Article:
Tuesday, May 1, 2018

It's a Gas...

In an effort to mimic Sgt. Pepper, the Rolling Stones offered up Their Satanic Majesties Request (AM3), a fabulous album cover and a bookmark in time, but a disaster that could have marked the Stones' death throes. Relatively unlistenable, Their Satanic Majesties Request had decent tracks in "She's a Rainbow" and "200 Light Years From Home," though it is mostly doggerel that only enhanced the failure that was, and shouldn't have been, Between the Buttons. With 1966's Aftermath and hits like "Under My Thumb" and "Mother's Little Helper," it seemed the Stones had stepped out from under The Beatles' shadow. From a critical standpoint, Between the Buttons, the follow-up to Aftermath, was the album that exemplified the Stones' bluesy roots and elevated them beyond where The Beatles had already ventured. No one seemed to care; the mindset was still AM oriented (AOR and FM radio were yet to come) and the lack of radio play didn't fair well for the Stones. With Satanic Majesties, it seemed the end was near.

Essentially, Their Satanic Majesties Request wasn't even the Stones. On no occasion was each member of the band at the studio simultaneously. This was all Mick pretending to be Wilson or McCartney, and failing miserably. The other members would record their input to be left for Jagger, despite the credit to The Rolling Stones as producer. From the excessive jam, "Sing This All Together (See What Happens)," to the horrid, even frightening, Bill Lyman song, "In Another Land," the LP should have never been released. "The Lantern" may as well be The Strawberry Alarm Clock or the gang from Scooby Doo, though it lacks the charm of either. I own the LP based solely on "She's a Rainbow" and the fabulous lenticular (3D) album cover.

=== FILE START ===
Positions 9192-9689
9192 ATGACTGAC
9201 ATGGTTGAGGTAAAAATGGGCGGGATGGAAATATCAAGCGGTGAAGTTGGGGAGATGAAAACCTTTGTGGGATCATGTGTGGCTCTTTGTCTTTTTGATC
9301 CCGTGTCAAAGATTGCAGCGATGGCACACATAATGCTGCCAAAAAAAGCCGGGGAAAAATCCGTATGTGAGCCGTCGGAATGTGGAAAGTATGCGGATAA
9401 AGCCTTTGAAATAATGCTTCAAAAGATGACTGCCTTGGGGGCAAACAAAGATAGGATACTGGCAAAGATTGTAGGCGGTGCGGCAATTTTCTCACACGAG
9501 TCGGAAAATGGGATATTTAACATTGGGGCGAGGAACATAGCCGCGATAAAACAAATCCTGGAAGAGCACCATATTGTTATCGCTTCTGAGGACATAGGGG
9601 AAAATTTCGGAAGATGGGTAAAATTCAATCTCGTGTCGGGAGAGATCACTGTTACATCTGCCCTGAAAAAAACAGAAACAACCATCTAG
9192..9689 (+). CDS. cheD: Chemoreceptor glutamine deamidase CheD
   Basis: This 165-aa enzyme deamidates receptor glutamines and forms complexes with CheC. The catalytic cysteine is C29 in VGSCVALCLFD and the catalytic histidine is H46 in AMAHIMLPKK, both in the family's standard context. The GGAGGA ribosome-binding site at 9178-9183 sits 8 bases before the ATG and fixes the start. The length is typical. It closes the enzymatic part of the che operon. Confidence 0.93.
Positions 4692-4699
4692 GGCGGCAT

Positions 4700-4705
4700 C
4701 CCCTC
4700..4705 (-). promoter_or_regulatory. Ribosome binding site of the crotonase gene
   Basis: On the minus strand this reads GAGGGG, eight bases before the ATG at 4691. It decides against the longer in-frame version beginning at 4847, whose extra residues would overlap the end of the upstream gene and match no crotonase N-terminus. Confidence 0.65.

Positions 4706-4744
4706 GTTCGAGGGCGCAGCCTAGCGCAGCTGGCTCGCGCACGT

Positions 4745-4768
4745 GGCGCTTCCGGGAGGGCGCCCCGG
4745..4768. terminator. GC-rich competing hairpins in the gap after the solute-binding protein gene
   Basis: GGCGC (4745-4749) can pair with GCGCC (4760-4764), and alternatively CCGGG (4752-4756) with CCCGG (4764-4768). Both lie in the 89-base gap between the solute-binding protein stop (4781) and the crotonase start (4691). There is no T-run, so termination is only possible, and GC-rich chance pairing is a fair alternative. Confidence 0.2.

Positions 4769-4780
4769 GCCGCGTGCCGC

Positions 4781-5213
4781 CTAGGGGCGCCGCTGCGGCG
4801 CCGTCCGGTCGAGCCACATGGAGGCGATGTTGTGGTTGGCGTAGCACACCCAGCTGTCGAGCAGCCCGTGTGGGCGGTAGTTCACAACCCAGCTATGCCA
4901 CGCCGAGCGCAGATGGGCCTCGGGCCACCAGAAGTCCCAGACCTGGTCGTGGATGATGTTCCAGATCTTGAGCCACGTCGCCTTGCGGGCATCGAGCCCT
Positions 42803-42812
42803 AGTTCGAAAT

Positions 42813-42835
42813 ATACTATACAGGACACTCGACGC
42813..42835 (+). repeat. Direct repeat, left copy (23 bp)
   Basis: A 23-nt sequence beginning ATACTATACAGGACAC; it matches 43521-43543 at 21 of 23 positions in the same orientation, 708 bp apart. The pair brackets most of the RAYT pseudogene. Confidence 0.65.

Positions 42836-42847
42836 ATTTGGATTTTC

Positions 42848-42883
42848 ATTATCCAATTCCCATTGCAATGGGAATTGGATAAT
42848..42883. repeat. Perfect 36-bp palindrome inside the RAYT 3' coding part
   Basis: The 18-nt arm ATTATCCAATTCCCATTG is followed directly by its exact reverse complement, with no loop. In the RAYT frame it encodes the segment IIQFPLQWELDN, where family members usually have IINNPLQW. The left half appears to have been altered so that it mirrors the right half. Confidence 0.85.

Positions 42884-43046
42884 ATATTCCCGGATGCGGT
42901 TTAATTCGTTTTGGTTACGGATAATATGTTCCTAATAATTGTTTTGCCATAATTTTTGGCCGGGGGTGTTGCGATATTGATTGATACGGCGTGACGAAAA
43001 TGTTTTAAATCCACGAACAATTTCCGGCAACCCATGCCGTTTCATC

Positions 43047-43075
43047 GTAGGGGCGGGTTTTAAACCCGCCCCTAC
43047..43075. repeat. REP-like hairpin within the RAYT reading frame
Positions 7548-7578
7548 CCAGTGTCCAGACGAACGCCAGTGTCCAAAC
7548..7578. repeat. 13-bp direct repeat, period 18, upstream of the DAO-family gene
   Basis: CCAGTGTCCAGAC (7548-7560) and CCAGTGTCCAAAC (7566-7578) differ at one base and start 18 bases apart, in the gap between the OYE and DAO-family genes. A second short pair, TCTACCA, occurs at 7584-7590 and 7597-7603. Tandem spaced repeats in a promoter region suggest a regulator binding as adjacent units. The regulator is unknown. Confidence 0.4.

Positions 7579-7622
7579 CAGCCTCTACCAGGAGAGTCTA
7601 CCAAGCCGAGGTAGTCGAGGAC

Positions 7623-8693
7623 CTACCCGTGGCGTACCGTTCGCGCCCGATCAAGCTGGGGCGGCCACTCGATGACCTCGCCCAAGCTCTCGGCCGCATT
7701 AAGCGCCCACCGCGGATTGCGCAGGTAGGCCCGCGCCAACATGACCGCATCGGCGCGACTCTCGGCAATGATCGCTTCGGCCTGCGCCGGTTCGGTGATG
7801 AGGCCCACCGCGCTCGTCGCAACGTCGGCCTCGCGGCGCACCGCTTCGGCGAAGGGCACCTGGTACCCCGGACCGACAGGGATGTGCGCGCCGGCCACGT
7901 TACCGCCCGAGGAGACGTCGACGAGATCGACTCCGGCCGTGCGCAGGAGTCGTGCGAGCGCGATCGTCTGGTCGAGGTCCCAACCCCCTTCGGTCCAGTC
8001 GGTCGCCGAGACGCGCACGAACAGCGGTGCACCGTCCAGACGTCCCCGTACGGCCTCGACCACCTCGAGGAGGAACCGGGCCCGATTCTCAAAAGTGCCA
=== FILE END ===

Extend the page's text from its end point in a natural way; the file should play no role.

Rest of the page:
There are those who claim that it wasn't until the Beatles' demise that the Stones came into their own. This is not the case, as the Stones' best period comes from out of the ashes of all those who set Satanic Majesties alight.  Like Elvis that same year, a comeback was in order; a reaffirmation of past successes that began April 20, 1968 with the recording of "Jumpin' Jack Flash" (AM10 – single).




"Jumpin Jack Flash" was written in Keith Richards' country home, at which Jagger was awakened by the sound of a gardener in the yard. Richards stated, "Oh, that's Jack – that's Jumpin' Jack." One almost has to say to himself, "Thank God!" the song is so monumental in the Stones' canon. In Rolling Stone magazine Jagger stated that the song came "out of all the acid of Satanic Majesties. It's about having a hard time and getting out. Just a metaphor for getting out of all the acid things." "Jumpin’ Jack Flash" was something brand new based on something old. It was re-imagined Robert Johnson that didn't follow the rules, it broke them and made new ones. It was the Genesis of the Stones who would go on to offer Beggar's Banquet, Let It Bleed, Sticky Fingers and Exile - all in a row.